US 7372931 B2 Abstract A bus data signal is applied to a tapped data delay line. The various increasingly delayed data values present at the taps of the delay line are clocked into respective cells of a sticky ZEROs register (SZERO) previously initialized to all ONES, and into respective cells of a sticky ONES (SONE) register previously initialized to all ZEROS. SZERO measures the unit interval of a ONE.
Claims(11) 1. A method of measuring, for a signal S, the Unit Interval of a logical ONE, the method comprising the steps of:
(a) initializing a register R of k-many cells R:[1−k] to all ONEs; and then subsequently
(b) delaying each transition in the signal S by selected amounts of k-many successive consecutive delays to produce a respective collection of Delayed Signals DS:[1−k], DS:(i+1) being delayed from DS: i, i=1, 2, . . . , k−1, the cumulative amount of delay from a transition in S to the corresponding transition in DS:k being at least as long as the longest unit interval to be measured;
(c) clocking logical ZEROs among the DS:[1−k] into the corresponding and respective cells R:[1−k] upon a ONE-to-ZERO transition in the signal S to clear those cells while not using any ONEs to set their respective cells;
(d) repeating steps (b) and (c) for a selected duration; and then
(e) capturing the values of the k-many cells R:[1−k] and taking remaining ONEs therein as an indication, in units corresponding to the consecutive delays, of the Unit Interval of a logical ONE for the signal S.
2. A method as in
3. A method as in
1 to be significantly greater than the delays for producing the other DS:i.4. A method of measuring, for a signal S, the Unit Interval of a logical ZERO, the method comprising the steps of:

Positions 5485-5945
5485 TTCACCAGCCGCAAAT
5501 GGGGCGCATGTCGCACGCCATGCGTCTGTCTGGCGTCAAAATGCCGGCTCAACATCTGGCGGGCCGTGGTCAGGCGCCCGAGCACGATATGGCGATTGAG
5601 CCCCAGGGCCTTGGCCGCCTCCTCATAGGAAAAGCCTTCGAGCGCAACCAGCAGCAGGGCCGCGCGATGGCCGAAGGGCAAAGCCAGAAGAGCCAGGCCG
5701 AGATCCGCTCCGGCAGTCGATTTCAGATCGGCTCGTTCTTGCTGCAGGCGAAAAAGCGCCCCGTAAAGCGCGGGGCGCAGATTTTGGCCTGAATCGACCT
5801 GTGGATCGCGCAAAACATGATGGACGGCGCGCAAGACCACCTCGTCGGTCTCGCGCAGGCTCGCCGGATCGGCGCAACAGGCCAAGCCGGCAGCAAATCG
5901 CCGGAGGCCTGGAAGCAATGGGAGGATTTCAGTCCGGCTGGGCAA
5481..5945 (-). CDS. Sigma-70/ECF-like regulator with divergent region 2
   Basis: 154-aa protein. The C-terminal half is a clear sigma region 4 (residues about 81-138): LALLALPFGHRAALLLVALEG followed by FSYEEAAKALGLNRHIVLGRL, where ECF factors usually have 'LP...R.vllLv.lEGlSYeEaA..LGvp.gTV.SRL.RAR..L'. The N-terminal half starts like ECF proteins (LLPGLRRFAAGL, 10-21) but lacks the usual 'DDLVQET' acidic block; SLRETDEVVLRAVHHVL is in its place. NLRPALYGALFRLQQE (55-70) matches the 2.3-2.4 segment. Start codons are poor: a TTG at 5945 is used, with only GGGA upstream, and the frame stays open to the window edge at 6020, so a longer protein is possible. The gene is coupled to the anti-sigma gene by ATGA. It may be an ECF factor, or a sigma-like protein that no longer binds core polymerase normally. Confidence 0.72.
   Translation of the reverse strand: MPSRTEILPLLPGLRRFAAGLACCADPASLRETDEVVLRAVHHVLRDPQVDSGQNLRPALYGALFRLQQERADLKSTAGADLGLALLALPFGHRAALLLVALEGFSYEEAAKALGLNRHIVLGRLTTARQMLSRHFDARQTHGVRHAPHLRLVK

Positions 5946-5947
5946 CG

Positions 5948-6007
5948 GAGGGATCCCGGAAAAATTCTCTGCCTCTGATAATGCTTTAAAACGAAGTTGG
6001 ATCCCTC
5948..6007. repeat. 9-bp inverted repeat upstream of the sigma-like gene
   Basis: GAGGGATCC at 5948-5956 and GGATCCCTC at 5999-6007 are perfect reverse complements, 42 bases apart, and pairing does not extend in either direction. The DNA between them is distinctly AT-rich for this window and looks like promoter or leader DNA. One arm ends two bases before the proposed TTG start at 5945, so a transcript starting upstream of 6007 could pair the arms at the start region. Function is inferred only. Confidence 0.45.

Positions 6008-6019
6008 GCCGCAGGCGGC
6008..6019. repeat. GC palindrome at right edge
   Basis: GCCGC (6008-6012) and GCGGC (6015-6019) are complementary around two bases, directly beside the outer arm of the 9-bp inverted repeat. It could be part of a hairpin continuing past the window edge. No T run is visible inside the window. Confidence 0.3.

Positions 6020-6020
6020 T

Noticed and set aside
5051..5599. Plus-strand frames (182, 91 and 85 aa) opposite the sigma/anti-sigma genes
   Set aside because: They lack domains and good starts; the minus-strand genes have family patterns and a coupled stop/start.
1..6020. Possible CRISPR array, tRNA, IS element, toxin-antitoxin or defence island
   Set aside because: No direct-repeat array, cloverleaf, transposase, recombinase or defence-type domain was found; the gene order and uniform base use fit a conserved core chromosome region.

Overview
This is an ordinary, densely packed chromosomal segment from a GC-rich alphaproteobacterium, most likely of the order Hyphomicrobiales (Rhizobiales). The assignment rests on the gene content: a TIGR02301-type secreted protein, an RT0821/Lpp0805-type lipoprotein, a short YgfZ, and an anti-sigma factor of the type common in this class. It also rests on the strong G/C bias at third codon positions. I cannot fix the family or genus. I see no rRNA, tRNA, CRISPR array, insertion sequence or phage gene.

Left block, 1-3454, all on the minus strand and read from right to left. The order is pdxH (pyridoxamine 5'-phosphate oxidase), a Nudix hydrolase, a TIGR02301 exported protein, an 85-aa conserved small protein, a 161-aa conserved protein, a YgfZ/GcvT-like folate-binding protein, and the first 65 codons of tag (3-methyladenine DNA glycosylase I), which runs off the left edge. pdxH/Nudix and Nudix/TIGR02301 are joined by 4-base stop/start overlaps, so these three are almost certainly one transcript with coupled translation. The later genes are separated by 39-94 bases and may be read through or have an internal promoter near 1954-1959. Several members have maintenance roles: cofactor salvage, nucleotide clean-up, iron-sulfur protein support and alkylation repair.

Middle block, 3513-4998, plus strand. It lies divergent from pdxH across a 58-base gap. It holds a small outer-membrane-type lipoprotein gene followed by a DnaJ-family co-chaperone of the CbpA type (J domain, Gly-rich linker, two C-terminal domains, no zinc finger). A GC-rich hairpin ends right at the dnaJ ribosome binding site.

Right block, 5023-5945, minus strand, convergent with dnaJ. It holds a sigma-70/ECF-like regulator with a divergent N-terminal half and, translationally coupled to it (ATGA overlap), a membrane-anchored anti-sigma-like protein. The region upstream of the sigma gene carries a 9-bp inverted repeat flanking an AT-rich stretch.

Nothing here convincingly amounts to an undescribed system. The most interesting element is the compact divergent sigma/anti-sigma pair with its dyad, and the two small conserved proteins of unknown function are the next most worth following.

(a) initializing a register R of k-many cells R:[1−k] to all ZEROs; and then subsequently
(b) delaying each transition in the signal S by selected amounts of k-many successive consecutive delays to produce a respective collection of Delayed Signals DS:[1−k], DS:(i+1) being delayed from DS:i, i=1, 2, . . . , k−1, the cumulative amount of delay from a transition in S to the corresponding transition in DS:k being at least as long as the longest unit interval to be measured;
(c) clocking logical ONEs among the DS:[1−k] into the corresponding and respective cells R:[1−k] upon a ZERO-to-ONE transition in the signal S to set those cells while not using any ZEROs to clear their respective cells;
(d) repeating steps (b) and (c) for a selected duration; and then
(e) capturing the values of the k-many cells R:[1−k] and taking remaining ZEROs therein as an indication, in units corresponding to the consecutive delays, of the Unit Interval of a logical ZERO for the signal S.
5. A method as in
6. A method as in
1 to be significantly greater than the delays for producing the other DS:i.7. A method of measuring the Unit Interval for a signal S, the method comprising the steps of:
(a1) initializing a register RONE of k-many cells RONE:[1−k] to all ONEs; and also (a2) initializing a register RZERO of k-many cells RZERO:[1−k] to all ZEROs; and then subsequently
(b) delaying each transition in the signal S by selected amounts of k-many successive consecutive delays to produce a respective collection of Delayed Signals DS:[1−k], DS:(i+1) being delayed from DS:i, i=1, 2, . . . , k−1, the cumulative amount of delay from a transition in S to the corresponding transition in DS:k being at least as long as the longest unit interval to be measured;
(c1) clocking logical ZEROs among the DS:[1−k] into the corresponding and respective cells RONE:[1−k] upon a ONE-to-ZERO transition in the signal S to clear those cells while not using any ONEs to set their respective cells;
(c2) clocking logical ONEs among the DS:[1−k] into the corresponding and respective cells RZERO:[1−k] upon a ZERO-to-ONE transition in the signal S to set those cells while not using any ZEROs to clear their respective cells;
(d) repeating steps (b), (c1) and (c2) for a selected duration; and then
(e1) capturing the values of the k-many cells RONE:[1−k] and taking remaining ONEs therein as an indication, in units corresponding to the consecutive delays, of the Unit Interval of a logical ONE for the signal S; and also
(e2) capturing the values of the k-many cells RZERO:[1−k] and taking remaining ZEROs therein as an indication, in units corresponding to the consecutive delays, of the Unit Interval of a logical ZERO for the signal S.